Prof. Kathryn Sutherland of the University of Oxford has been working on a project to digitise and make available online the surviving manuscripts of Jane Austen's novels.
According to Prof. Sutherland, Jane Austen had a regional accent, ‘She wrote "tomatoes" as "tomatas" and "arraroot" for "arrowroot" - peculiarities of spelling that reflect Austen's regional accent …. In some of her writing, her Hampshire accent is very strong. She had an Archers-like voice with a definite Hampshire burr.’
Well, of course she had a regional accent. Everyone must have had a regional accent, back then. There was no BBC around two hundred years ago to show people how they were ‘supposed’ to speak. Other than, perhaps, the Welsh or Scottish accents of transient drovers or harvest workers, most people outside London and other big cities would only hear speech similar to their own.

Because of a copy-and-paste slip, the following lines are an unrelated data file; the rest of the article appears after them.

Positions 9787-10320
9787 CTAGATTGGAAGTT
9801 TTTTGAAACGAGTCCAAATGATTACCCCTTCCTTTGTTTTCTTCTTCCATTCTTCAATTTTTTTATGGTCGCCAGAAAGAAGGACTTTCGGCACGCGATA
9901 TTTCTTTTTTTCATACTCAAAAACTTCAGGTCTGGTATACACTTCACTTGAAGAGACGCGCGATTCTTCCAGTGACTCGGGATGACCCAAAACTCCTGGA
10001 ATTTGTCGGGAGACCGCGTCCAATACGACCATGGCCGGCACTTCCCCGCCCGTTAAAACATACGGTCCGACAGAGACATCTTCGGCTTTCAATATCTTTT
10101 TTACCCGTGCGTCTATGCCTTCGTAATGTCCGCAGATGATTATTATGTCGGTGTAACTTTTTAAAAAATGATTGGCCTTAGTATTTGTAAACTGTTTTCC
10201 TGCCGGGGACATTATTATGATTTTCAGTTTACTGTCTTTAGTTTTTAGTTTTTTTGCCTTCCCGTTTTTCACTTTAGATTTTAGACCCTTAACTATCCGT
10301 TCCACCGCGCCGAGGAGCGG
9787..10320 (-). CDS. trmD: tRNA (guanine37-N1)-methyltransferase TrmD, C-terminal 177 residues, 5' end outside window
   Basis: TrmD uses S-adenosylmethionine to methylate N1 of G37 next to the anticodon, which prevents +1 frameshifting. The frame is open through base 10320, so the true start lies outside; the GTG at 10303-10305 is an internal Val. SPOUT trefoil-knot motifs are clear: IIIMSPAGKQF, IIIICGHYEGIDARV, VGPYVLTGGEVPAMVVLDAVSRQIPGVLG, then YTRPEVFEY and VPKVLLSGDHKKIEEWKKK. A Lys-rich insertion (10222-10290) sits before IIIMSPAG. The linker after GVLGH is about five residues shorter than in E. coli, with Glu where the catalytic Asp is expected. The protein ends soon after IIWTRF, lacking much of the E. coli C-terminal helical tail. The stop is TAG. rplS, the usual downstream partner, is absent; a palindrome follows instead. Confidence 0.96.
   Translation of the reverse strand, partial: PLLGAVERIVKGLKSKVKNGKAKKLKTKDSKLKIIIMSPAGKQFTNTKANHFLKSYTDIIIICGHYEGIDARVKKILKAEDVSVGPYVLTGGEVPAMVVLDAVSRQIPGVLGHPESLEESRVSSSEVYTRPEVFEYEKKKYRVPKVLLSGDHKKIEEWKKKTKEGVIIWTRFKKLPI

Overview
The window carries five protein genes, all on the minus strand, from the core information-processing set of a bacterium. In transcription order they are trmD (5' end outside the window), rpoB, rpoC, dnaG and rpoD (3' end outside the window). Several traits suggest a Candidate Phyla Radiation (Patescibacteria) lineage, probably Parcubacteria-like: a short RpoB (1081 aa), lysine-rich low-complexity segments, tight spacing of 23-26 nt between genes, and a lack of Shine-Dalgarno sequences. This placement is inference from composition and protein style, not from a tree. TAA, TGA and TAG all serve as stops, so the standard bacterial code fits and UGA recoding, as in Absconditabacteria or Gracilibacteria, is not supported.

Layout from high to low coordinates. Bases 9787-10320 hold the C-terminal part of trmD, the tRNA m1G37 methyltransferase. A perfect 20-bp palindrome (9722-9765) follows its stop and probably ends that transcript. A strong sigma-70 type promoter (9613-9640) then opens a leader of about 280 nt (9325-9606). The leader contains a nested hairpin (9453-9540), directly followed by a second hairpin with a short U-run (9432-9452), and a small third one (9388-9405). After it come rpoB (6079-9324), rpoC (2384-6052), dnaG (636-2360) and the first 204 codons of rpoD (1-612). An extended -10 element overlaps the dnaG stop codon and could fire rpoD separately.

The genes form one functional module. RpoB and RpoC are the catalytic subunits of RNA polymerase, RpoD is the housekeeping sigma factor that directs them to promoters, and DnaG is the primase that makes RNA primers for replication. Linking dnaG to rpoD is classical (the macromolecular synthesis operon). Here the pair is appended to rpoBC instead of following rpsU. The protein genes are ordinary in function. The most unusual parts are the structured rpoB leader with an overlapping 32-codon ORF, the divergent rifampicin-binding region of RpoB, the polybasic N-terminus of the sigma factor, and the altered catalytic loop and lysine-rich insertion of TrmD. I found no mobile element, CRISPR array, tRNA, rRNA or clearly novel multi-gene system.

Fifty years before Jane Austen was born, Daniel Defoe wrote of Somerset ‘when we are come this length from London, the dialect of the English tongue, or the country way of expressing themselves, is not easily understood, it is so strangely altered. It is true, that it is so in many parts of England besides, but in none in so gross a degree as in this part.… Tho' the tongue be all meer natural English, yet those that are but a little acquainted with them, cannot understand one half of what they say.’
Prime Minister Sir Robert Peel (1788-1850) spoke with a Lancashire accent, despite having been educated at Harrow and Oxford.
So Miss Deborah and Miss Matty probably did not sound like Dame Eileen and Dame Judi. Jane Eyre probably had a Yorkshire accent (her creator apparently had an Irish accent, picked up from her Irish father). And historical novelists should not necessarily imagine that anyone who wasn’t a servant or a labourer spoke standard BBC English.